For a while now, consumers have been changing their dietary habits either by choice or because of a food intolerance or allergies. Some of these changes were influenced by product trends and others through personal research and interest. Now, as product trends such as gluten-free die down for the average consumer, others have spiked in popularity such as plant-based that also reflect a more deliberate and educated consumer base. Snacks and indulgences can be a good place to gauge how consumers approach buying food because this category is by its nature optional, a treat that speaks more to personal biases such as nostalgia. Do they stand by their new dietary commitment when considering getting a box of cookies or is it a special treat, a small cheat to reward their sacrifice?
When it comes to gluten-free products, those with Celiacs or a gluten intolerance don’t have much of a choice, but when the gluten-free seal grew in ubiquity as brands saw the value of accommodating their gluten-free customers, the lay consumer began to interpret the products carrying the seal as a better-for-you option. This, of course, was not always the case. Now, most consumers understand this which has some consequences for the category.
“There is a reduction in the growth in the gluten-free sector,” says Jerry Bigam, president of Kinnikinnick Foods Inc., based in Alberta, Canada. “Many consumers began to use gluten-free foods for the wrong reasons and this part of the ‘fad diet’ is diminished.”
Brands still devote themselves to making gluten-free Celiac-friendly foods, but now the real goal is making great-tasting food that everyone will love. However, taste isn’t all consumers care about anymore, either.
“Today’s consumers do care about where their food comes from, even if it is a treat,” says Pamela Giusto-Sorrells, owner of Pamela’s Products. “There is growing desire for transparency from companies, and consumers have a heightened awareness of what they put in their bodies.”
Bigam agrees. “There is much more interest in the use of non-GMO ingredients for a larger segment of the population,” he says. “More attention is being paid to nutritional labels and ingredient contents as consumers look for the healthiest (and safest) food possible.”
The priority for manufacturers then becomes ingredients. “I certainly value taste as a priority for my consumers, but I also want to make sure that if I create recipes for those with dietary restrictions, that those products also excel in flavor and texture,” Giusto-Sorrells continues. “I use organic ingredients wherever possible, and I require that all of the ingredients we purchase come with statements that they do not contain GMOs.”
However, this is true of most manufacturers now, so companies like Pamela’s and Kinnikinnick Foods are not just competing with other gluten-free companies. “As more companies are doing the same, I make sure that I look at what attributes consumers are asking for, and then I make a delicious, gluten-free version,” she explains. “I make products for specific dietary needs such as grain-free for those needing to avoid grains or who benefit from a paleo diet. I offer dairy-free and vegan options for people needing to avoid dairy products and eggs, and I also use alternative sweeteners to reduce the sugar content of some of my sweet product offerings for consumers avoiding high sugar foods or for parents wanting to give their children a sweet without feeling too guilty.”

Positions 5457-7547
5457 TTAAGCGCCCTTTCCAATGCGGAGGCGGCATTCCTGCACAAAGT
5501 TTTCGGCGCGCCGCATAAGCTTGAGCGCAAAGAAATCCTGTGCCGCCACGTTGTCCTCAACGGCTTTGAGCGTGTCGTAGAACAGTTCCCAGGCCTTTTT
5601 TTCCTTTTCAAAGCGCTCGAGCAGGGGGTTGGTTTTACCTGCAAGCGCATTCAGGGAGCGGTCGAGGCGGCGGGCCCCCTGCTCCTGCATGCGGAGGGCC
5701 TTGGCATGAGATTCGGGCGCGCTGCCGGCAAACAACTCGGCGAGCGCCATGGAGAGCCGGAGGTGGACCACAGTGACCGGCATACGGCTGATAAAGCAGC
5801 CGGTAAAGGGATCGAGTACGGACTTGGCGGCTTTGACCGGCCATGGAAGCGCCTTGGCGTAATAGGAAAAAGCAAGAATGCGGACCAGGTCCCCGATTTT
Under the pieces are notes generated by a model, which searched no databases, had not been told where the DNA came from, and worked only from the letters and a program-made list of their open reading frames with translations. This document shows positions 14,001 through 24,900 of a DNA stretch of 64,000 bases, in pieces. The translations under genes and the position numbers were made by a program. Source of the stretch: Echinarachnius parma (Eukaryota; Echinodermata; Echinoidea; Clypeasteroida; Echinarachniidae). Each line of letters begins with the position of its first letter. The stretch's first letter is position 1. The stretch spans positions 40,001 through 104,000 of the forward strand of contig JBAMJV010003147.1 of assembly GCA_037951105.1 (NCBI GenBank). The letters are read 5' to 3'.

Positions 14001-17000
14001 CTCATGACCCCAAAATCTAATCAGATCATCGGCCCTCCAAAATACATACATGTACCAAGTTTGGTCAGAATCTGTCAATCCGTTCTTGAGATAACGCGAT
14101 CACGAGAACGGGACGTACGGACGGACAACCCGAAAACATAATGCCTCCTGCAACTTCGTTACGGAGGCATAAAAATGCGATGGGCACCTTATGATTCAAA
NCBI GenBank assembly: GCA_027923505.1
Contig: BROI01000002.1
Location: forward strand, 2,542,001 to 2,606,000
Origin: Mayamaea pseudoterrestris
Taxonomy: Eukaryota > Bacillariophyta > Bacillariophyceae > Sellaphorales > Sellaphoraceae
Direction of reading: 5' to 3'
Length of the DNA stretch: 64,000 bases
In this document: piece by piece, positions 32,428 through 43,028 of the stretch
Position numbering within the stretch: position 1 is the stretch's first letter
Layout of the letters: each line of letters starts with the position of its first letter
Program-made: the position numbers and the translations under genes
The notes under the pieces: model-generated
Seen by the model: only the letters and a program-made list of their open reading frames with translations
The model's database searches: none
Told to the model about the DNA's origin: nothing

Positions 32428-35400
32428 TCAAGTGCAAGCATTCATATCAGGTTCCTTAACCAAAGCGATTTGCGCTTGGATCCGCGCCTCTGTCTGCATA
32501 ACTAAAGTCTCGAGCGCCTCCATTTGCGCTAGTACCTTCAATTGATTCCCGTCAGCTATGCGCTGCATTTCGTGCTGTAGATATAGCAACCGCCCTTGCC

Another strategy has been to accommodate a broader range of consumers that suffer from allergies. “We have moved beyond ‘gluten free’ to ‘free from’ which means that all of our products are free from gluten, dairy, soy, peanuts and tree nuts,” explains Bigam. “All ingredients are lab tested for these allergens to the smallest level possible, so we produce the safest food possible for people with these medical conditions or allergy issues.”
This is advantageous because when it comes to nostalgic, indulgent products like cookies, donuts, and baking mixes, it’s a family affair. “Often, when a family member has Celiac disease or is gluten-intolerant, the household must also be gluten-free to avoid cross contamination and for ease,” says Giusto-Sorrells. “I create my products so that no one feels like they are having to miss out.”
Not only that, but innovation over the years has created better and better products and more discerning customers. “The quality of gluten-free foods has increased dramatically in the past six years and many families that have Celiac Disease in a family member have switched to using more gluten-free foods because in many cases there is little difference between these foods and conventional foods,” says Bigam.
This innovation has been wonderful for consumers and is great for retailers too, who have more and better gluten- and allergen-free products for customers to choose from. Of course, this poses new challenges to manufacturers to keep up with trends. Among these new trends is low-sugar products says Giusto-Sorrells, not an easy task for companies that make baked treats and other indulgences.
“A challenge for me is finding a low-sugar alternative that is acceptable in natural foods that also delivers the taste profile that I want,” she explains. “My Brownie Mix is sweetened with molasses and honey and contains fewer grams of sugar per serving than many other brownie mixes on the shelves, and I use agave, tapioca syrup, and date paste and other alternatives to sweeten some of my cookies and snack bars.”
There is growing desire for transparency from companies, and consumers have a heightened awareness of what they put in their bodies.
Manufacturers must also think about how this innovation translates to the consumer financially. “One of the biggest challenges in this area is that every time an improvement in food formulation is carried out there is an impact on the price tag,” explains Bigam. “In our case, we conduct thousands of allergy tests annually on ingredients and finished products to assure food safety. Non-GMO ingredients carry a hefty price differential since it costs farmers more to produce and additional charges to segregate these items. The production of free from foods are far more complicated than conventional food — ingredients may come from three different continents rather than local supply. As a result, free from items will always require a premium over conventional foods.”
Many consumers understand this and are willing to pay the premium, but if they are paying that premium they want premium flavor and quality.
Rich and Savory